One year on, the pandemic still constricts growth but sentiment improves for the future - FAI Economic Commentary Vol 45 No.1
One year on, the pandemic still constricts growth but sentiment improves for the future
After a year of economic pain and ongoing uncertainty, certain sectors in the economy continue to bear the brunt.
The pandemic continues to take its toll on economic growth after an unprecedented year. The new variants and post-Christmas lockdowns have led to expectations for Scotland’s economic growth in 2021 being revised down, according to the latest Economic Commentary by the Fraser of Allander Institute at the University of Strathclyde.
In the Deloitte sponsored Economic Commentary, the Institute also sets out that expectations for growth in 2022 are stronger than previously forecast, building on the optimism that consumers feel on the back of a successful vaccine roll out.
With furlough schemes now in place until the Autumn, it is clear that the economy will need support past the point at which restrictions are lifted.
The forthcoming economic recovery could take many shapes, and policymakers in all levels in government will have a role in shaping the recovery.
The Institute today set out three possible scenarios for growth: a central scenario, a more optimistic scenario and a pessimistic scenario. The central scenario states that it is likely to be October 2022 before growth gets back to pre-pandemic levels, two months later than previously forecasted due to the impact on the economy of the second national lockdown. However, the pessimistic scenario sees the Scottish economy reaching pre-pandemic levels by July 2023, two months earlier than previously forecasted.
Mairi Spowage, Director of the Institute, said: “We have today set out new scenarios for growth in the Scottish economy. On the one hand, the additional hit we have had to our economy due to the post-Christmas lockdowns have led to us revising down growth in 2021, as we know we are likely to have a contraction in the first quarter.
“On the other hand, the rapid vaccination roll-out – at a pace that we could hardly have imagined – is boosting the optimism for the second half of 2021 and beyond. This has improved our expectation for growth in 2022.
Taking these two changes together, it means that overall, we are now predicting that we will get back to pre-pandemic levels in October 2022, two months later than we were forecasting in December.
“In our central scenario, we’re now expecting growth of 3.6% in 2021, followed by 5.6% in 2022.”
The Institute has been producing analysis since the start of the pandemic to show that the impacts of this crisis have not been evenly spread.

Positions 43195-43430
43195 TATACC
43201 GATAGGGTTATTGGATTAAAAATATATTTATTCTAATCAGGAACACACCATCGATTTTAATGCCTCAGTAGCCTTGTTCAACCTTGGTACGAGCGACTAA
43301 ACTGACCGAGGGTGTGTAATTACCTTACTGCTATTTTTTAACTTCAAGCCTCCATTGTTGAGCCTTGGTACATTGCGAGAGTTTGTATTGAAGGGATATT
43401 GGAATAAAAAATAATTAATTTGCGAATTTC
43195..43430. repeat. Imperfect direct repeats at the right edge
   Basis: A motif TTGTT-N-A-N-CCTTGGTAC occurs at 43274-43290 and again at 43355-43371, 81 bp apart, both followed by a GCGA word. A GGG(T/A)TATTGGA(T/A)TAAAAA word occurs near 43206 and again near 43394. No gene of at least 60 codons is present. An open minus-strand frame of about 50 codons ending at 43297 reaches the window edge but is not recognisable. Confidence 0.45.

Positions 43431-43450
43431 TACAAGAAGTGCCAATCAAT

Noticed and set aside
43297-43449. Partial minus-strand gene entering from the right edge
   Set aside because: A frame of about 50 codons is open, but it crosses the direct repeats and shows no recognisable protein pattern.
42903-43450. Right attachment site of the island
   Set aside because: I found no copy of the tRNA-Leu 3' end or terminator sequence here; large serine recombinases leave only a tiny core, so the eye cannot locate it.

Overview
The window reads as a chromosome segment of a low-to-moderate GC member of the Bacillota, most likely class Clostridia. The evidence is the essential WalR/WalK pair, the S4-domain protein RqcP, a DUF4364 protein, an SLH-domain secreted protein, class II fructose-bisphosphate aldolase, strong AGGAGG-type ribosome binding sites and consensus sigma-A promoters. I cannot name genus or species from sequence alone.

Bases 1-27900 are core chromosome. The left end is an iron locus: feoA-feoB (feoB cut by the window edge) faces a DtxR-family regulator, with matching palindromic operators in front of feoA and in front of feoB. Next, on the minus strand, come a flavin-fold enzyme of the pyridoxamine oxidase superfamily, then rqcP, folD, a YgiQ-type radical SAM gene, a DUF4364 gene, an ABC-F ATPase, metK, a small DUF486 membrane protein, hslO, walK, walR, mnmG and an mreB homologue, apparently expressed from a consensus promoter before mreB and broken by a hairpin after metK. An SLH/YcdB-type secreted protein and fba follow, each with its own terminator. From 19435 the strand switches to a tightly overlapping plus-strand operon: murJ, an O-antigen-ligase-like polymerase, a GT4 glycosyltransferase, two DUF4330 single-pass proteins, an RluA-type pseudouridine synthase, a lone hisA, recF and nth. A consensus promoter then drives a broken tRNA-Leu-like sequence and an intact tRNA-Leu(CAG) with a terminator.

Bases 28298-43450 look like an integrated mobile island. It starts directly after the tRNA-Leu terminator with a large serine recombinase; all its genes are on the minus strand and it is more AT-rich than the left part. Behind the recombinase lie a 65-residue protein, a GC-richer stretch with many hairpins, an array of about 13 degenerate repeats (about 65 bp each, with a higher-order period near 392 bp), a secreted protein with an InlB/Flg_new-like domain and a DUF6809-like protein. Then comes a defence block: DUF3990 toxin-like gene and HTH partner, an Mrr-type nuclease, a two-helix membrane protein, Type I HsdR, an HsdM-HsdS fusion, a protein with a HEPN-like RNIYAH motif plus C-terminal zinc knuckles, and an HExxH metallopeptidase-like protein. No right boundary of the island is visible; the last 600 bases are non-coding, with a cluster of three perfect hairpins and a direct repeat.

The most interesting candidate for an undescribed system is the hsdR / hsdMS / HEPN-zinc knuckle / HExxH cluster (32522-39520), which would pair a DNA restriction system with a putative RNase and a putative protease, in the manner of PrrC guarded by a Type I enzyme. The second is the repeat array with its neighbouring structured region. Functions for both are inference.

Emma Congreve, Head of Poverty & Equalities Analysis at the Institute, said: “One of the features of this economic crisis has been the differential impacts on different sectors. Businesses which have been able to adapt quickly to do much of their business remotely have been much less harder hit, whereas those who rely on social spending and face-to-face interaction have been much more severely impacted.
“With restrictions likely to continue for sectors like retail, hospitality and tourism for at least the first half of 2021, it is likely that a “twin-track” recovery will continue.
“Of particular concern to us is the impact on the hospitality sector, which generally employs younger and lower paid workers - and the knock-on effects that business closures in this industry have had across the Scottish economy. Getting these sectors and the rest of Scotland’s business community back on their feet will be crucial in securing a strong recovery.”
Gavin Hood, Partner and Head of Advisory Corporate Finance for Deloitte in Scotland said: “The private sector is hugely important to Scotland’s recovery and businesses across all sectors need to come out of this lockdown in a position to grow and invest in order that a strong, sustainable, fair and green economic recovery can be achieved.
“Sectors such as hospitality and tourism have experienced an exceptionally difficult 12 months as a result of various lockdowns and ongoing restrictions. Those that have been unable to pivot their business models and offer new services, understandably, continue to rely on government support to survive.
“However, while uncertainty remains as to what the future holds, with the vaccine deployment continuing at pace and the likelihood of looser restrictions in the coming months, there is a sense of optimism amongst Scotland’s business community. Those in the hardest hit sectors will be hoping for a smooth roll back of restrictions and a quick rebound in consumer demand to help make back some of the losses from the past 12 months and lay the foundations for a strong recovery.”
Mairi Spowage, Director of the Institute, concluded: “The impact of the pandemic over the last 12 months sets the scene for a very different election campaign in the run up to 6th May. There are particular sectors, like hospitality, that will be looking for commitments of continued support, extending beyond the period of lockdown restrictions.”
This edition of the Fraser Economic Commentary also includes three articles:
- “A guide to the Scottish Budget” Adam McGeoch & Ludovic Maguire
- “The policy response to Coronavirus: theory and application” Emma Congreve, Sophie Haldane & Mphatso Kumwenda
- “Mental Health during the COVID-19 Pandemic: The Affective, Behavioural, and Cognitive Responses of the Scottish Population” Cameron et al
Read the full report here
Published: 17 March 2021